From: ptsc <[email protected]>
Subject: Church drops venue chane (SP Times 11 June 2003 -- Print Edition Only)
Organization: Busts Your Rips!
Message-ID: <[email protected]>
Date: Thu, 12 Jun 2003 03:35:41 GMT
[For some reason, this never made their web edition. Unlike the Tampa Tribune article, this explains the actual reason Scientology dropped their motion. The side-splittingly funny part of this is it means Scientology has humiliated itself with that ghastly poll for no reason at all.]
St. Petersburg Times, Tampa Edition
Wednesday, June 11, 2003
Tampa and State Section, Page 4B
Church drops venue change
Scientologists will allow the upcoming trial to "determine the ability to empanel and unbiased jury."
By ROBERT FARLEY
Times staff writer
CLEARWATER - Church of Scientology officials thought hard before making public a survey they commissioned that found widespread negative opinions about Scientology.
The church used the survey to argue that negative media reports had prejudiced Tampa Bay area residents so badly that the church would not get a fair trial in an upcoming civil case. The trial should be moved, they said.
Church officials knew the survey would mean a public relations hit, church spokesman Ben Shaw said two weeks ago. "What we came down on was the side of justice," Shaw said. "Let the chips fall where they may."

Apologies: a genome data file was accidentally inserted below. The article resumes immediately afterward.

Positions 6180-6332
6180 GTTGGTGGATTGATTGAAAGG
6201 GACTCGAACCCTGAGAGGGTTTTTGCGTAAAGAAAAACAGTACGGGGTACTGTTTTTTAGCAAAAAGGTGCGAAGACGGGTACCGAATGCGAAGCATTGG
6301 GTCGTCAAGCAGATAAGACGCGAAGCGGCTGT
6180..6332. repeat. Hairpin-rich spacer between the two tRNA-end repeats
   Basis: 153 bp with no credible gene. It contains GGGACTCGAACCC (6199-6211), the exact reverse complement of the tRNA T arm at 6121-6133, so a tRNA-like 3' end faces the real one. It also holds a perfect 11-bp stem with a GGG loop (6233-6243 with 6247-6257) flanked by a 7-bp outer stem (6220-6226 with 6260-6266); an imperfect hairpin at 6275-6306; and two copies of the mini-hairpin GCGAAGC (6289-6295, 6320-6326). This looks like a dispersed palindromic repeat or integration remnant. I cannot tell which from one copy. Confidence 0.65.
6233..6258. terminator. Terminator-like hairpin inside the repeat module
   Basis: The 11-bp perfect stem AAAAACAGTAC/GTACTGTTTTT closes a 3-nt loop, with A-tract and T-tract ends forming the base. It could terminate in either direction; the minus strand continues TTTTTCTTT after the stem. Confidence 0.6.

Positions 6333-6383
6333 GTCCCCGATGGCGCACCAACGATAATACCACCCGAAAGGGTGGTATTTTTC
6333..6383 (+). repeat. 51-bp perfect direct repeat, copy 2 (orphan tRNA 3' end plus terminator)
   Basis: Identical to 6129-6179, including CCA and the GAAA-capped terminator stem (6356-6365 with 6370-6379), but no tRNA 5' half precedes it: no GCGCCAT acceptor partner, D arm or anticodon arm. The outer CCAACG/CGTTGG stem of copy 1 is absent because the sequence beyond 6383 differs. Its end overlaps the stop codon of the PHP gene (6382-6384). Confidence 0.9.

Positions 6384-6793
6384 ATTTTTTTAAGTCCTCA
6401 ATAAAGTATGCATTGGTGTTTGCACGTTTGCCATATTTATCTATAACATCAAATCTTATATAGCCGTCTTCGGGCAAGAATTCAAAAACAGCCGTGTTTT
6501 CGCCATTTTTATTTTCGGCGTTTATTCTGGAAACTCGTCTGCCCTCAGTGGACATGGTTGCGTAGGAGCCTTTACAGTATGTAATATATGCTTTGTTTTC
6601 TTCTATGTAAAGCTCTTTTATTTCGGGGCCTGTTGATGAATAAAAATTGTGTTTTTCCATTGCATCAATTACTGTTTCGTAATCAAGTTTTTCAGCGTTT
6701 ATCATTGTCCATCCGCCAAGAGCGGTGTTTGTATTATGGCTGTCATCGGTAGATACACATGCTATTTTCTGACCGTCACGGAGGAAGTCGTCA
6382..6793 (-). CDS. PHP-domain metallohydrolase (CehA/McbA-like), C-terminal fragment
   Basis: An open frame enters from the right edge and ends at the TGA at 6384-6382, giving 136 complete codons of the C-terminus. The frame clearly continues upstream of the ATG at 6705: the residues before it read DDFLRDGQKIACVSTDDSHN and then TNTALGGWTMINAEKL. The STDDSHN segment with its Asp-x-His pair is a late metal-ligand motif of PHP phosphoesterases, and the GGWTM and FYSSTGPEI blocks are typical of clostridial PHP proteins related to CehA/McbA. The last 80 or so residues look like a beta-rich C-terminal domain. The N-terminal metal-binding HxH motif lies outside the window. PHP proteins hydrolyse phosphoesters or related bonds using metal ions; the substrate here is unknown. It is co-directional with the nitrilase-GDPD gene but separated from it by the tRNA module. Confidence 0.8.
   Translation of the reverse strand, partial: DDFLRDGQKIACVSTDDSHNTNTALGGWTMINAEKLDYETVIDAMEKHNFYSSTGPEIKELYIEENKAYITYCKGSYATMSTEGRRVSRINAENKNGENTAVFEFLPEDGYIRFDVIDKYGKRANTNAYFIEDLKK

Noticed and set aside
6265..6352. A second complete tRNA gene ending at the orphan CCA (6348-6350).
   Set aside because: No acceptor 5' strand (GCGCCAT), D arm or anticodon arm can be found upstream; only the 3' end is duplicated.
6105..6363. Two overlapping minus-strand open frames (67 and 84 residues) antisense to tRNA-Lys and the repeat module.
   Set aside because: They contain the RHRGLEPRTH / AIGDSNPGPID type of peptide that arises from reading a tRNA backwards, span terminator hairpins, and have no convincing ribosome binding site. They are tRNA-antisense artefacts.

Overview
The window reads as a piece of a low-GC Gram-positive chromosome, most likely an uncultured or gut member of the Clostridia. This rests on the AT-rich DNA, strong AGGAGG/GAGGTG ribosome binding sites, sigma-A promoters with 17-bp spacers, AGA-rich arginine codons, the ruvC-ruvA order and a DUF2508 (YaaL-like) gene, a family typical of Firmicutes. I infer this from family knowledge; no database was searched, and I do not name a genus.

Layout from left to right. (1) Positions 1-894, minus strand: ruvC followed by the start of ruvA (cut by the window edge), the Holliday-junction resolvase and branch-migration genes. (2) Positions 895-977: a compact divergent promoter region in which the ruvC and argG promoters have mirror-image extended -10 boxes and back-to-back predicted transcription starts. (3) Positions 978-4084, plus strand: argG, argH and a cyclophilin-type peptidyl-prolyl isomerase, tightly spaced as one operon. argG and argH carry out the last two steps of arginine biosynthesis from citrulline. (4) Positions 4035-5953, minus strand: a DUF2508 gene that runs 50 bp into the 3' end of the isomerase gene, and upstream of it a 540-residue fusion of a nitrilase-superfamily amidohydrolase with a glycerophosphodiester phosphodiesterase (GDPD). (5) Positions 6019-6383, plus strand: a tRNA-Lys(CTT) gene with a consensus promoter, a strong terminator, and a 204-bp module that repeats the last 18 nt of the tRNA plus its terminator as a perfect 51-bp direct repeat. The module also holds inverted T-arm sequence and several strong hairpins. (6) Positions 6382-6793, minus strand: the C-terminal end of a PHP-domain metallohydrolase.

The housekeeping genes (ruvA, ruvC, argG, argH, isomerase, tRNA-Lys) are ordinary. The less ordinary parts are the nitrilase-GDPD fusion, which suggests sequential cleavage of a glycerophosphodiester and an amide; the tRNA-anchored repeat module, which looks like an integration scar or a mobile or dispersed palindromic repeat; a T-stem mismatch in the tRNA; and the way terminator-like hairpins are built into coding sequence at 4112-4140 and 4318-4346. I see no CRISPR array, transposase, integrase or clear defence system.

But Monday, the church withdrew its motion for a change of venue. The turnaround came after Judge W. Douglas Baird wrote a letter to the church's attorneys noting his wife is a reporter for the Tampa Tribune, and that his 'circle of social acquaintances" includes staffers at both the Tribune and the St. Petersburg Times.
Baird wrote that with the church claiming that media outlets "are largely responsible for what the (church) perceives is widespread hostility and prejudice against Scientology, I am concerned about a potential conflict of interest."
Church of Scientology attorney Wally Pope sent Baird a letter Monday stating that he had conferred with church officials. The trial is in less than four weeks, he said, "where there will be a first hand opportunity to determine the ability to empanel an unbiased jury, or not."
The church is defending itself in the lawsuit filed by the estate of former Scientologist Lisa McPherson, who died in 1995 after being cared for by church staffers. The change of venue motion came in a countersuit against the McPherson estate and its attorney, Ken Dandar.